I’ve not paid much attention to the Jordan Peterson phenomenon. What little I’ve read or heard from him has struck me as the intellectual equivalent of one of those Peeps that are, for some reason, eaten around Easter — just empty, sickeningly sugary nothings that are hardly worthy of even a momentary glance. After reading this profile and interview with him in the New York Times, my initial dismissal of him seems well warranted. It is a cavalcade of trite gibberish and dangerous misogyny. He likes to say things like this:
The left, he believes, refuses to admit that men might be in charge because they are better at it. “The people who hold that our culture is an oppressive patriarchy, they don’t want to admit that the current hierarchy might be predicated on competence,” he said.
If your irony meters just burst into flames at the notion that men are inherently more competent than women, rest assured that the rest of what he has to say quite clearly undermines his argument. He simply is not competent as an intellectual. That’s why he says things like this:
Mr. Peterson illustrates his arguments with copious references to ancient myths — bringing up stories of witches, biblical allegories and ancient traditions. I ask why these old stories should guide us today.
“It makes sense that a witch lives in a swamp. Yeah,” he says. “Why?”
It’s a hard one.
“Right. That’s right. You don’t know. It’s because those things hang together at a very deep level. Right. Yeah. And it makes sense that an old king lives in a desiccated tower.”
But witches don’t exist, and they don’t live in swamps, I say.
“Yeah, they do. They do exist. They just don’t exist the way you think they exist. They certainly exist. You may say well dragons don’t exist. It’s, like, yes they do — the category predator and the category dragon are the same category. It absolutely exists. It’s a superordinate category. It exists absolutely more than anything else. In fact, it really exists. What exists is not obvious.”
There’s a very useful word in the English language for passages like this, groups of words that make no sense whatsoever. That word is gibberish. There’s nothing remotely coherent or interesting about any of this. It’s like trying to take a bite of air. And then comes the dangerous misogyny:
Violent attacks are what happens when men do not have partners, Mr. Peterson says, and society needs to work to make sure those men are married.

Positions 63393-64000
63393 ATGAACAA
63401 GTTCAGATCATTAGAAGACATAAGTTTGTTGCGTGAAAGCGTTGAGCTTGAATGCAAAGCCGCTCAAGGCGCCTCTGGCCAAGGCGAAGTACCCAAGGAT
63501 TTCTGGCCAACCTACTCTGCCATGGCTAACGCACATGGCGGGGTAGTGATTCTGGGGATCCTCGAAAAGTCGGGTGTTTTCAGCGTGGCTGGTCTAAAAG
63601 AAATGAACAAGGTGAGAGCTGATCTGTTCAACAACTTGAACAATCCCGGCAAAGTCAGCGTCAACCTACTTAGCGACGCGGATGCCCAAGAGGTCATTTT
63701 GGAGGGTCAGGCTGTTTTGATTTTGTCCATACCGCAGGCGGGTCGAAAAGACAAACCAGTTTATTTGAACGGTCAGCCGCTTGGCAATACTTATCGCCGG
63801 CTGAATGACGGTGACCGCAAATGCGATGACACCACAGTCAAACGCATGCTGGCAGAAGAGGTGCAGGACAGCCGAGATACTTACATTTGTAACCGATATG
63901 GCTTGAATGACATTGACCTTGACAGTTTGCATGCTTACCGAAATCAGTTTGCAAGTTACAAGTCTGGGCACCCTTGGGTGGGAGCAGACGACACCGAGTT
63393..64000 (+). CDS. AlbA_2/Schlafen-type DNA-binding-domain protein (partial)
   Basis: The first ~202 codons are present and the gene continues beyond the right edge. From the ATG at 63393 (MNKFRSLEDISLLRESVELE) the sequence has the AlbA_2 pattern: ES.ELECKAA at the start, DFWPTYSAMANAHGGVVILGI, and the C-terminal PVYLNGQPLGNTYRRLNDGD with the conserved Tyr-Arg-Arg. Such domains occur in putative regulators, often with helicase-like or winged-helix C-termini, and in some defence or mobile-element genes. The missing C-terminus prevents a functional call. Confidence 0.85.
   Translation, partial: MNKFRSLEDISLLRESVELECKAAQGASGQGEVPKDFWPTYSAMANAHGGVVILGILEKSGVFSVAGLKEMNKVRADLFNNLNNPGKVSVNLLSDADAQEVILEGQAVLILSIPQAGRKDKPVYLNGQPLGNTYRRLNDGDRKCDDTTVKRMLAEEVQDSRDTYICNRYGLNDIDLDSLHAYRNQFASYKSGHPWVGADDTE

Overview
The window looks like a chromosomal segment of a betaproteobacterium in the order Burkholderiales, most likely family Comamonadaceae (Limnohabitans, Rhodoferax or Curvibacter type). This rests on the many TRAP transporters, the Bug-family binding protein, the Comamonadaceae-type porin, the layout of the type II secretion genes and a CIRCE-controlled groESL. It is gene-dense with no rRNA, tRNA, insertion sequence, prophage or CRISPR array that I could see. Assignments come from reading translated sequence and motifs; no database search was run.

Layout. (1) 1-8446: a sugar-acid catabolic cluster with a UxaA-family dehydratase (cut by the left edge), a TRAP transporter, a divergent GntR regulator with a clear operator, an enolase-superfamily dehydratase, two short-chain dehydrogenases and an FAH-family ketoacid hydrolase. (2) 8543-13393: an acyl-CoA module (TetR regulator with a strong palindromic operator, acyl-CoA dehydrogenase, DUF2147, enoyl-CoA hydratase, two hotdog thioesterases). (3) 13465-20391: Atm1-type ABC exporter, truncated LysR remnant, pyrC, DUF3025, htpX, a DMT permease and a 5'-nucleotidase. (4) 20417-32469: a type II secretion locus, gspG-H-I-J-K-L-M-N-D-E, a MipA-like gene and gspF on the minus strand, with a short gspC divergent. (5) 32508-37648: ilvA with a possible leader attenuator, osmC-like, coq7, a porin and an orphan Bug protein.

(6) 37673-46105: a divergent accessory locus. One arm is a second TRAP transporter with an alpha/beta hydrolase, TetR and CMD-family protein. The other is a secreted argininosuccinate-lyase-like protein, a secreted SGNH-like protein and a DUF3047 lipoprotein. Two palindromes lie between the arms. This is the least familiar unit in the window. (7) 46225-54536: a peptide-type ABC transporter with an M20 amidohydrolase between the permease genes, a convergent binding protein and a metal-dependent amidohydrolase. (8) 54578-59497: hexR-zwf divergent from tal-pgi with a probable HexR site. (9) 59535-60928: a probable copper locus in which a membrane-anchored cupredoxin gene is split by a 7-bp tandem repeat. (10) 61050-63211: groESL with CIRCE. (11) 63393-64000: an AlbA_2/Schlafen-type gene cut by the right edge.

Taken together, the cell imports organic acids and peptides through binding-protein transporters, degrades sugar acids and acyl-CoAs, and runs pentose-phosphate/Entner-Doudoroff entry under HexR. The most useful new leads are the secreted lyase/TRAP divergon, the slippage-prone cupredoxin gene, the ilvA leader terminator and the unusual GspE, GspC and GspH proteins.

“He was angry at God because women were rejecting him,” Mr. Peterson says of the Toronto killer. “The cure for that is enforced monogamy. That’s actually why monogamy emerges.”
Mr. Peterson does not pause when he says this. Enforced monogamy is, to him, simply a rational solution. Otherwise women will all only go for the most high-status men, he explains, and that couldn’t make either gender happy in the end.
“Half the men fail,” he says, meaning that they don’t procreate. “And no one cares about the men who fail.”
The author of the article, the one who interviewed him, helpfully points out the obvious: Peterson is, in every other instance it seems, absolutely, 100% opposed to the notion that society should ensure and equality of outcomes. That’s the entire basis for his support for societal hierarchies, after all — some are just better, more competent than others (and frankly, I agree with him on that — intelligence, talent, discipline and other traits are not evenly distributed in society and some will always be more successful than others in a myriad of ways. But so what?). But suddenly, in this one circumstances, he wants “enforced monogamy” to make sure that every man is equally successful with women.
He does not apply his logic to mass poverty, or to jobs, or to social programs that help those who are worst off. He believes in hierarchies and that virtually every existing inequality is a natural one, not one caused by inadequate distribution of resources, or systemic racism or sexism, or any other argument he considers to be liberal claptrap. Indeed, he says that the entire notion of white privilege is a myth. He is an opponent of any form of affirmative action to address such inequalities — except when it means requiring women to have sex with men they don’t want to have sex with. Then suddenly he is a socialist — from each (woman) according to her ability to each (man) according to his need.
The article notes that Peterson’s home is decorated with Soviet propaganda, which he says is intended to remind him of the atrocities and oppression of communism (and again, he’s right; living under the Soviet model would have been a nightmare in pretty much every conceivable way). But if he had even a tiny bit of ability to question his own assumptions, he would recognize how much he’s ducking directly into the punch with his proposal for “enforced monogamy.”
So my initial dismissal is now confirmed. When he isn’t being just vapid and incoherent, he’s being downright frightening. It makes me wish there really was such a thing as an “intellectual dark web” to which he could be banished. Meanwhile, he’s bringing in $80,000 a month in donations alone while claiming to be so horribly oppressed because people like me point and laugh at his ridiculous intellectual pretensions.
Update: A friend of mine, who is gay, just made an excellent point. How would Jordan Peterson feel about the idea of “enforced monogamy” for gay men? Should he be required to provide sex to gay men who have trouble finding sexual partners so they don’t feel bad and go kill people? Of course not.